Montague recall effort was ill-fated from the start

Montague recall effort was ill-fated from the start

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By ERIC OBERNAUER

eobernauer@njherald.com

MONTAGUE -- The abortive effort to recall Board of Education President Beverly Borrego was destined from the start to fail as a result of several miscues that sealed the fate of the effort even before the signature-gathering began, a veteran of several recall campaigns said Thursday.

Sparta resident Jesse Wolosky, who was involved in a recall campaign in that township several years ago and has since advised more than a dozen such efforts statewide, said the sponsors made a serious mistake by attempting to hold the recall vote in conjunction with the November election. That decision, he said, left the organizers 12 days in which to collect signatures from more than 600 registered township voters, the minimum needed in accordance with the law requiring signatures from at least 25 percent of those registered to vote in Montague.

That ill-advised decision, he said, was compounded by numerous other slip-ups that betrayed a lack of familiarity with the process. The final nail in the coffin, Wolosky said, came when the sponsors failed to turn in all sections of their signed petition at the same time, as the law requires, thus assuring that the entire effort was dead on arrival.

Wolosky, who has advised recall efforts in several Sussex County towns including Frankford, Hopatcong, and Stillwater as well as in Morris and Bergen counties and in Trenton, said he would have gladly considered helping the sponsors of the Montague recall effort or the school board member being recalled -- in this case, Borrego -- if either had asked him.

But although his assistance was recommended to them by a prominent Sussex County attorney they contacted, the sponsors of the Montague recall campaign ultimately decided to go it alone. Wolosky said he remains confident he could have helped them navigate the process and avoid its various pitfalls if they had turned to him.

"I'm not on anybody's side," Wolosky said. "The process is unfamiliar to most people, and I just try to aid them in the process of the recall effort."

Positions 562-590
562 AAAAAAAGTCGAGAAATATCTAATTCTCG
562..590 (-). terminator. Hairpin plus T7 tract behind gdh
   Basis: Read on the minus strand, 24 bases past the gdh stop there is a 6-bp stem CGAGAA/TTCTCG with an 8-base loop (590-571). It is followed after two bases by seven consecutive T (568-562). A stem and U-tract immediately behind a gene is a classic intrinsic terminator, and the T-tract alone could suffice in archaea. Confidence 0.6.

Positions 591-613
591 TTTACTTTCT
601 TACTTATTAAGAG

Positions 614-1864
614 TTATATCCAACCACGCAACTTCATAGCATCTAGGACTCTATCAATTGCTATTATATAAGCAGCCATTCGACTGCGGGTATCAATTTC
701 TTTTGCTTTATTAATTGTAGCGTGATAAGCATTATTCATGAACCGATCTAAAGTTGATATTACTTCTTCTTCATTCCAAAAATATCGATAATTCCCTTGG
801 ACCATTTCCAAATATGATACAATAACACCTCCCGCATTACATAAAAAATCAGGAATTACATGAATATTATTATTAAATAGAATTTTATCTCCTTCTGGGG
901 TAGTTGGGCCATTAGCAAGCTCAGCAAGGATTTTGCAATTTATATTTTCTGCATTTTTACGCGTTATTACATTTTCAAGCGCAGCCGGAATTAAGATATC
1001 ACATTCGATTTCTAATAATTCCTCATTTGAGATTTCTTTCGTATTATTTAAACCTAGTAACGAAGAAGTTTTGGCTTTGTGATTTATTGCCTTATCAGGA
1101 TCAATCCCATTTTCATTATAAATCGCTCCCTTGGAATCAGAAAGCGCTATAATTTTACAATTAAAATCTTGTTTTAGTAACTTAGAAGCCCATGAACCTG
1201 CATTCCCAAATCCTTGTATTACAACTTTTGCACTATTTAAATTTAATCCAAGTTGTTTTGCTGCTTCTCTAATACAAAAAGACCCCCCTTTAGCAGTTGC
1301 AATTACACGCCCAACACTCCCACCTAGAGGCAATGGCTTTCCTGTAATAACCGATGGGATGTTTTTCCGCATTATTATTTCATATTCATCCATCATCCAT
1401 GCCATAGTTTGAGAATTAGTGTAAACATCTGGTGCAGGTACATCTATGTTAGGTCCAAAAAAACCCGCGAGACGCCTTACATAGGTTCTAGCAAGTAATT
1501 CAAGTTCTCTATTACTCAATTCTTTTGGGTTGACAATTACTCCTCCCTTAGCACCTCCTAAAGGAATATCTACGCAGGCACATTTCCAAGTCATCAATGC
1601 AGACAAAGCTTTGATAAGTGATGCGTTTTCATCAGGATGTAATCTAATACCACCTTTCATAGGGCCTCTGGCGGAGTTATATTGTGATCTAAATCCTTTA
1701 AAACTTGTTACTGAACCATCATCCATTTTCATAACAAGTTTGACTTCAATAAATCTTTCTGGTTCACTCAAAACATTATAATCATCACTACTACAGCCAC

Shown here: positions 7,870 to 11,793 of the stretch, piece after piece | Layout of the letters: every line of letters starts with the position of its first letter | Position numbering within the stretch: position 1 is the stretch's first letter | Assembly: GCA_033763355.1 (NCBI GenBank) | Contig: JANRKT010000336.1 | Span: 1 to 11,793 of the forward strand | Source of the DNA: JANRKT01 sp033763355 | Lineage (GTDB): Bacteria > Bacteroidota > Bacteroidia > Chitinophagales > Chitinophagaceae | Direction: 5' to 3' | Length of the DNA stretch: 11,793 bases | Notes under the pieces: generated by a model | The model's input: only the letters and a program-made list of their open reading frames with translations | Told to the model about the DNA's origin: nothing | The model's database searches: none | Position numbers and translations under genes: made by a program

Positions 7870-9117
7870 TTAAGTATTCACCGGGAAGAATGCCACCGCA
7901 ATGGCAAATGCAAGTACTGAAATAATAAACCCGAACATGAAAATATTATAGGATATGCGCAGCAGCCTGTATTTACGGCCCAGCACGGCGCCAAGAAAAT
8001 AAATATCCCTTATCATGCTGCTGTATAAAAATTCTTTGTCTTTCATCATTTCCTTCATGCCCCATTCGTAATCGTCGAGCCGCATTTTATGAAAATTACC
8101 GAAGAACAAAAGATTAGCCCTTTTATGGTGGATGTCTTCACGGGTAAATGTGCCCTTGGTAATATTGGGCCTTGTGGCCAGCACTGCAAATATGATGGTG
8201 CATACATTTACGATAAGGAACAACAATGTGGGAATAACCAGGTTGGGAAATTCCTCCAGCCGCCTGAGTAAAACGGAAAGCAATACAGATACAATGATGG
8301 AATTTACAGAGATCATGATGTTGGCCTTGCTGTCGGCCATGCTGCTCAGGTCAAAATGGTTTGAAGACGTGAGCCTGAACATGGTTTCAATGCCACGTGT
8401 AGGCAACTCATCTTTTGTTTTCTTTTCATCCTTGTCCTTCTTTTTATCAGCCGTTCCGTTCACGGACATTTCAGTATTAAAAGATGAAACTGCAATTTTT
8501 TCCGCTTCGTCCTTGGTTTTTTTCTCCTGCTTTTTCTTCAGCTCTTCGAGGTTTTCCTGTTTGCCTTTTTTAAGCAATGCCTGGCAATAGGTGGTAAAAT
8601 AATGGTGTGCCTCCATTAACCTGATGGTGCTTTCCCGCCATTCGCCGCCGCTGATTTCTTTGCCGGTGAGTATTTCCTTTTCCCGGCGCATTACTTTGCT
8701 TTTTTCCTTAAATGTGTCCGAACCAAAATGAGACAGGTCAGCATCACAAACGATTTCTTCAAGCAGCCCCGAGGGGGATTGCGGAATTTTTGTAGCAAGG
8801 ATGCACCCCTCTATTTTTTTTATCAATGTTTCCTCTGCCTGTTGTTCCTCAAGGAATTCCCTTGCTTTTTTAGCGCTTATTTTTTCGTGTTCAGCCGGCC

The recall campaign, which was initiated late last month after the Montague school board voted 4-2 to enter into a send-receive agreement with High Point Regional High School, reportedly succeeded in garnering more than 600 signatures in three weeks' time.

But by handing in a batch of 512 signatures on the Aug. 14 deadline and then attempting, in defiance of that deadline, to hand in 100 more a week later -- an attempt that was properly denied by school officials -- the sponsors effectively missed the deadline and violated the requirement that they present their entire signed petition in a complete package.

And that, said Wolosky, was one of several fatal errors the sponsors made -- a conclusion he reached after obtaining the paperwork filed by the sponsors through an Open Public Records Act request he made on Aug. 12.

Among the other defects identified by Wolosky were the lack of a statement on the sponsors' original notice of intention certifying that they "support the recall of the named official and accept the responsibilities associated with serving on the recall committee," as required by statute.

The petition forms, he said, also included no mention of whether the circulators were being paid for their efforts, as required.

Additionally, the petition forms included on only the last page -- instead of on each page, as required -- a notarized, signed statement by the circulators attesting to the fact that they witnessed each of the signatures obtained. The petition also was supposed to have included at the top of each page a statement, in bold letters, explaining its purpose and naming the official whose recall was being sought.

Because the sponsors failed to include a statement on their petition justifying their reasons for the recall campaign, they were also required by law to include a statement on the petition explaining that the official being recalled -- in this case, Borrego -- was not entitled to have a statement in her defense included on the petition. For her part, Borrego had expressed disappointment several weeks ago over that very point.

Still, even if the sponsors had collected the required number signatures by the filing deadline, any one of these defects could have been grounds for overturning the recall effort in court.

Wolosky said that after having his OPRA request fulfilled on Aug. 16, he contacted School Business Administrator John Waycie -- who, by law, was the official in charge of overseeing the recall process -- and explained to him why the original notice of intention that started the process never should have been accepted in the first place. An attempt to reach Waycie by phone Thursday was unsuccessful.

But John Mannion, who one of three sponsors of the effort along with Paul Brislin and Betsy Reinhardt, said he considered the recall effort alone a moral victory of sorts.

"The bear has been awakened, and the bear is the voters and taxpayers of Montague," he said. "We have opened their eyes."

Although an elected member of the Township Committee, Brislin had said previously that his involvement in the recall effort was strictly that of a private citizen and did not imply the Township Committee's official endorsement. Reinhardt, the third member of the recall committee, is herself a former school board member of nine years, having served from 1979 to 1988.

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